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Composite photograph of Matt Blanton and Chris Anderson on the right and some circuitry on the left

While building a software defined radio using ultra wideband signals (UWB) for naval applications, ECE researchers have developed a flexible, high-performance testbed that can be used in applications ranging from inventory tracking to heart-rate measurements and medical imaging.

“This is no other UWB software radio with the extreme amount of flexibility this one has,” said Ph.D student Chris Anderson, who serves as the student lead on the project. “Not only can the platform be used for such different applications, but it can also work with any other broadband waveform. It allows other graduate students to play with things like pulse shapes, modulation schemes, and multiple access schemes.”

The radio receiver was built for the Advanced Wireless Integrated Navy Network (AWINN) project, funded by the Office of Naval Research. The goal was to build a single hardware platform that could be used for close in ranging and communications, such as ship-ship cargo container transfer, or synchronized with several other systems for longer-range communications.

The system uses off-the-shelf components and achieves a raw data rate of 100 Mbits/second at 10 meters, with a 2.2 GHz RF bandwidth and 8 GHz sampling frequency. The initial prototype uses two 1 GS/s time-interleaved analog-to-digital converters and will be scaled up to eight for the final platform. Anderson worked with Matt Blanton and Deepak Agarwal to incorporate FPGAs for fast parallel processing.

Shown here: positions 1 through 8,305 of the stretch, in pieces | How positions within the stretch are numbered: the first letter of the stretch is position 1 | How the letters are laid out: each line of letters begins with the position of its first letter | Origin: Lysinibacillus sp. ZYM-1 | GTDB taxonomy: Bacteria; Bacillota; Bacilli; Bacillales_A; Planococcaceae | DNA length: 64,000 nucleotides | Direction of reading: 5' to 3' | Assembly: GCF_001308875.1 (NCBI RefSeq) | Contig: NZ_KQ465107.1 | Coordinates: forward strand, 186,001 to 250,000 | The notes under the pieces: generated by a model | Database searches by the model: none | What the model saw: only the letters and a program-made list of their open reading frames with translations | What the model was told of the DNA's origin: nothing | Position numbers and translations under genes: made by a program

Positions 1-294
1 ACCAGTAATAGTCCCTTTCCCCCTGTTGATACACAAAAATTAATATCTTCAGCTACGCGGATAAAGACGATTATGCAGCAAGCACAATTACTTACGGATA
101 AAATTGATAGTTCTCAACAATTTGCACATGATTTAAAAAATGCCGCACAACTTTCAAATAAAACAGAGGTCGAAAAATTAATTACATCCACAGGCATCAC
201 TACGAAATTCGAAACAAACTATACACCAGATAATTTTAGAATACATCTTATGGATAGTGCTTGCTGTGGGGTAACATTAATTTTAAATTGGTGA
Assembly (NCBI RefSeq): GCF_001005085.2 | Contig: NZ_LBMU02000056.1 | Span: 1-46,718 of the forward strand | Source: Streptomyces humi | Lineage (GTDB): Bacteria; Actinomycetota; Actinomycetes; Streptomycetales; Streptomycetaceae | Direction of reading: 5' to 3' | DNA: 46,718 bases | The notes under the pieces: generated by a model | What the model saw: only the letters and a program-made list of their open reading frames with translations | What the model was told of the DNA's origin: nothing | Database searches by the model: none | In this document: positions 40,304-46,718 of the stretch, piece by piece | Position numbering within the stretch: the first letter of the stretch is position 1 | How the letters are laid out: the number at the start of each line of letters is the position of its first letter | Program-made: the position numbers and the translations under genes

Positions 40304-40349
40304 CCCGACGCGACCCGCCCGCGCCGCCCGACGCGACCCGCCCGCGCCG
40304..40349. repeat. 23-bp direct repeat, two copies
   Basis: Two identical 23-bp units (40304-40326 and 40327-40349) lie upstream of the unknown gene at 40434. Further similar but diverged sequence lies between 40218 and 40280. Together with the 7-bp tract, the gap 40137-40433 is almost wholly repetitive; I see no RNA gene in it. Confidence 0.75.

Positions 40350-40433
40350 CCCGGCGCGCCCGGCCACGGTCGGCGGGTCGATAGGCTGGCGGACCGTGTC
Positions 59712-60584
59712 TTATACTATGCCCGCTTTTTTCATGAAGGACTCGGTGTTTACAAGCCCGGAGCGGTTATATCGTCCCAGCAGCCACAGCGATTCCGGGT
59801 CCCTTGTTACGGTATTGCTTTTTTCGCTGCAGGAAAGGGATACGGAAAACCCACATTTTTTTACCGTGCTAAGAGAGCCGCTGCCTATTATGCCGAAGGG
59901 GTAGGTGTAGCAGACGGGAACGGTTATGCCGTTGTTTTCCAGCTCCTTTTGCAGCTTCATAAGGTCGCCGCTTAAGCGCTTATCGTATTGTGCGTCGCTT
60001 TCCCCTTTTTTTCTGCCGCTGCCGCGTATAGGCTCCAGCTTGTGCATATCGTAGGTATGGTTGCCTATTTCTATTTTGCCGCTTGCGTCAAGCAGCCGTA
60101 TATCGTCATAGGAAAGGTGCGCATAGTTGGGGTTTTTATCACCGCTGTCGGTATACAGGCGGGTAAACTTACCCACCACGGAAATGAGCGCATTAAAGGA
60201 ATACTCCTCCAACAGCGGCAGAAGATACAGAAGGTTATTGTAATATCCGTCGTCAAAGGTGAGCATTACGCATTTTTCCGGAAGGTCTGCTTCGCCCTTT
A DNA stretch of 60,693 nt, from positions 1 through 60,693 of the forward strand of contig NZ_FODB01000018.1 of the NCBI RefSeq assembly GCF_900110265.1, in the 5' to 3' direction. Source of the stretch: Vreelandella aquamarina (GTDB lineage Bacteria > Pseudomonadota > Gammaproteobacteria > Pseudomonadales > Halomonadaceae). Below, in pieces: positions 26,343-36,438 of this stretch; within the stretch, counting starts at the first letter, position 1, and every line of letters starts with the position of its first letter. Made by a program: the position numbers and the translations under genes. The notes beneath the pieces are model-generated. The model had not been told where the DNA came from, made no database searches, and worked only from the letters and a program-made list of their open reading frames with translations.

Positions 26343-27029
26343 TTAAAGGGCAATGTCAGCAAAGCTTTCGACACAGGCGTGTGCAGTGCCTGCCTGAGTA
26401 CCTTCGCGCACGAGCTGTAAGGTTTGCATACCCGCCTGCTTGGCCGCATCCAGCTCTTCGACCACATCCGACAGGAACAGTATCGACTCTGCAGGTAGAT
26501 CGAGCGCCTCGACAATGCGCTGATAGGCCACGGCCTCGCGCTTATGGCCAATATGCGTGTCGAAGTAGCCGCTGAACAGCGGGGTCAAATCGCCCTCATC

“The ultimate goal for this receiver is for it to be a testbed,” Anderson said. “People could use it to play around with different UWB or other broadband signals and investigate the effects of different pulse shapes, coding schemes, etc. It gives them a tool to use in the lab or field to validate their algorithms or simulation results.”

Many activities requiring position location — such as emergency response, urban troop deployment — must operate in a harsh communications environment with significant multipath and interference.

Current GPS systems, as well as indoor position technology based on laser, ultrasound, or narrowband RF, are severely limited in these environments, according to Michael Buehrer. Buehrer is leading a team that seeks to assist people in these situations by developing position location technology for ad hoc networks, using an ultra wideband sensor.

With a $174,000 grant from the NSF, his team is investigating four issues: UWB signals in non-line-of-sight environments; signal acquisition of the primary path in dense multipath scenarios; MAC design for UWB-based position location networks; and network position determination with a limited number of anchors. “We are hoping to address these challenges using a mixture of local signal processing methods and collaborative, network-level techniques,” he said.

ECE’s open-source software radio tool, OSSIE (Open-Source SCA Implementation: Embedded) has been downloaded over 1000 times.

The modular, reusable, software framework, libraries and tools for software defined radio (SDR) development is accelerating wireless communications development and research, according to its creators. “Even though it was created to support graduate teaching and research, companies and governments around the world have told us that they are evaluating OSSIE for inclusion into their products,” said Jeff Reed, faculty advisor on the project.

With a $250,000 grant from the NSF NeTS program, the team is adapting OSSIE for use in investigating more efficient SDR design and for allowing rapid prototyping and testing of new waveform with minimal hardware dependencies.

The effort will address several limitations in the SCA, on which OSSIE is based. The team plans to enhance code portability, reduce overhead, increase radio flexibility to support dynamic changes, and reduce power consumption.